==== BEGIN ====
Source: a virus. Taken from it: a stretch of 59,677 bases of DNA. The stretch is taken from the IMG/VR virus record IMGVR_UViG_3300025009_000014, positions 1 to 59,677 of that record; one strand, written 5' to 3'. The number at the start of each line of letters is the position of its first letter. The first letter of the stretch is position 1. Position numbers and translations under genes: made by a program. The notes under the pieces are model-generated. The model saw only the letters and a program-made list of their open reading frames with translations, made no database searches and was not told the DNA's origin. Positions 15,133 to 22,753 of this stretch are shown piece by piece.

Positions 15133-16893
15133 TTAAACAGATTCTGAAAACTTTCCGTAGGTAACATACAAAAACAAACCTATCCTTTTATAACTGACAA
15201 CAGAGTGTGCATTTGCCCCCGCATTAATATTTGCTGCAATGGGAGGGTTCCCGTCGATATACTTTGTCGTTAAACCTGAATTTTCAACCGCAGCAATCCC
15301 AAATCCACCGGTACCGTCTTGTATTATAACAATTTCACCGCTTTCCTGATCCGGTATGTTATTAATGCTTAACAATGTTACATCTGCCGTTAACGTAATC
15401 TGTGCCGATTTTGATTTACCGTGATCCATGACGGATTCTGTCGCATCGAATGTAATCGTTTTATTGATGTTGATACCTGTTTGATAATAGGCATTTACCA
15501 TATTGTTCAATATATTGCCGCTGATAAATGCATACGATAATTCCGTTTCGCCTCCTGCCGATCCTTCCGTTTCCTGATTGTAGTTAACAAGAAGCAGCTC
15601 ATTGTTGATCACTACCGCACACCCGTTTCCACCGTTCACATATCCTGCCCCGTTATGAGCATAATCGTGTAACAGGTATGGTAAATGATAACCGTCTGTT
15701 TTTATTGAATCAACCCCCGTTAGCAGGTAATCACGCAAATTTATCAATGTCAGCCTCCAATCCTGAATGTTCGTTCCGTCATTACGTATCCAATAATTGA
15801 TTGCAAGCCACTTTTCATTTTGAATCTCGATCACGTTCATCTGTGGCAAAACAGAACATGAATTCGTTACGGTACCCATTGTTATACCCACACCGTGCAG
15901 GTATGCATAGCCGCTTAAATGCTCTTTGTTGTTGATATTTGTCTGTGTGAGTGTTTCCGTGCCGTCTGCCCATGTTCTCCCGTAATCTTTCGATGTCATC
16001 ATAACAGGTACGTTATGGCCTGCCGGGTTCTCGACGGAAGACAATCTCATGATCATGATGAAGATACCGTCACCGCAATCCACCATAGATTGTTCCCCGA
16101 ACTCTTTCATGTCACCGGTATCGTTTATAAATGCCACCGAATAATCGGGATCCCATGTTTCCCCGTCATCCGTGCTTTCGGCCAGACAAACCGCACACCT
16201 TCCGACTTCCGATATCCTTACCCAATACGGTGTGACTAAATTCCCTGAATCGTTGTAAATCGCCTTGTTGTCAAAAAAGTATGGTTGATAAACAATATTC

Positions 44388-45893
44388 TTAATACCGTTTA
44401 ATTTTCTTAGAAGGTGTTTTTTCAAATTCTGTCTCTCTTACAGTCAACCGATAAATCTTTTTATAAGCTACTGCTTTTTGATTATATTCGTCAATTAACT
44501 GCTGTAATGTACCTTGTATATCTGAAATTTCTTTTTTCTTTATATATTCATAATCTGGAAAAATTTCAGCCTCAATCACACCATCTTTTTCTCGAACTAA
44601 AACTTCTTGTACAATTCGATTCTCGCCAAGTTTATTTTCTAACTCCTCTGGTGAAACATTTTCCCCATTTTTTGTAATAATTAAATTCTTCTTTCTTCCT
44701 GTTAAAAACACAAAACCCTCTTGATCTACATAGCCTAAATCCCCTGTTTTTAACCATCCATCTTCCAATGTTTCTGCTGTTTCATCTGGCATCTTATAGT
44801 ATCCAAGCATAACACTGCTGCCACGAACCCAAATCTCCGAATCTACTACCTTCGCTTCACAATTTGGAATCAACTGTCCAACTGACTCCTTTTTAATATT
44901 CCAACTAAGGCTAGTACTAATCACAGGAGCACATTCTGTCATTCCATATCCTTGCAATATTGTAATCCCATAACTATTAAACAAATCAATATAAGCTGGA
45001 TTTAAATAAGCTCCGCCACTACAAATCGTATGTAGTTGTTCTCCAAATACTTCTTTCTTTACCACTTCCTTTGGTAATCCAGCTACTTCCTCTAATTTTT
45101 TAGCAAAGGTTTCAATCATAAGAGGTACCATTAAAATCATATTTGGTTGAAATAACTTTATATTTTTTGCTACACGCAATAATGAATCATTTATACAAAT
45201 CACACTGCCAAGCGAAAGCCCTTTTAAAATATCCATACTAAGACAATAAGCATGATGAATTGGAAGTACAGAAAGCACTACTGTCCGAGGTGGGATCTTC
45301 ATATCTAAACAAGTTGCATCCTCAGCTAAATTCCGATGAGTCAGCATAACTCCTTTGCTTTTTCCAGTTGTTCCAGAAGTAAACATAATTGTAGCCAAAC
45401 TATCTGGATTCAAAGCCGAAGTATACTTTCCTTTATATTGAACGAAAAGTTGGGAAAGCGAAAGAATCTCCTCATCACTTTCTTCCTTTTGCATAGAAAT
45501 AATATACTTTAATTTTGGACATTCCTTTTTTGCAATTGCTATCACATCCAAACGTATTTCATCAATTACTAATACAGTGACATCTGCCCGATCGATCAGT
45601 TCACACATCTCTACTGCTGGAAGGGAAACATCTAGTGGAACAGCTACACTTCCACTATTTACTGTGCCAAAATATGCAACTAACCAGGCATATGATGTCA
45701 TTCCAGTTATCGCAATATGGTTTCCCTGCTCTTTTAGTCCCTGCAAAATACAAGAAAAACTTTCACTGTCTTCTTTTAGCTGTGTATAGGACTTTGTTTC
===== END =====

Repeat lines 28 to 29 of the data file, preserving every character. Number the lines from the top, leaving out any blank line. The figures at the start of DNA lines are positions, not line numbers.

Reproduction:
45501 AATATACTTTAATTTTGGACATTCCTTTTTTGCAATTGCTATCACATCCAAACGTATTTCATCAATTACTAATACAGTGACATCTGCCCGATCGATCAGT
45601 TCACACATCTCTACTGCTGGAAGGGAAACATCTAGTGGAACAGCTACACTTCCACTATTTACTGTGCCAAAATATGCAACTAACCAGGCATATGATGTCA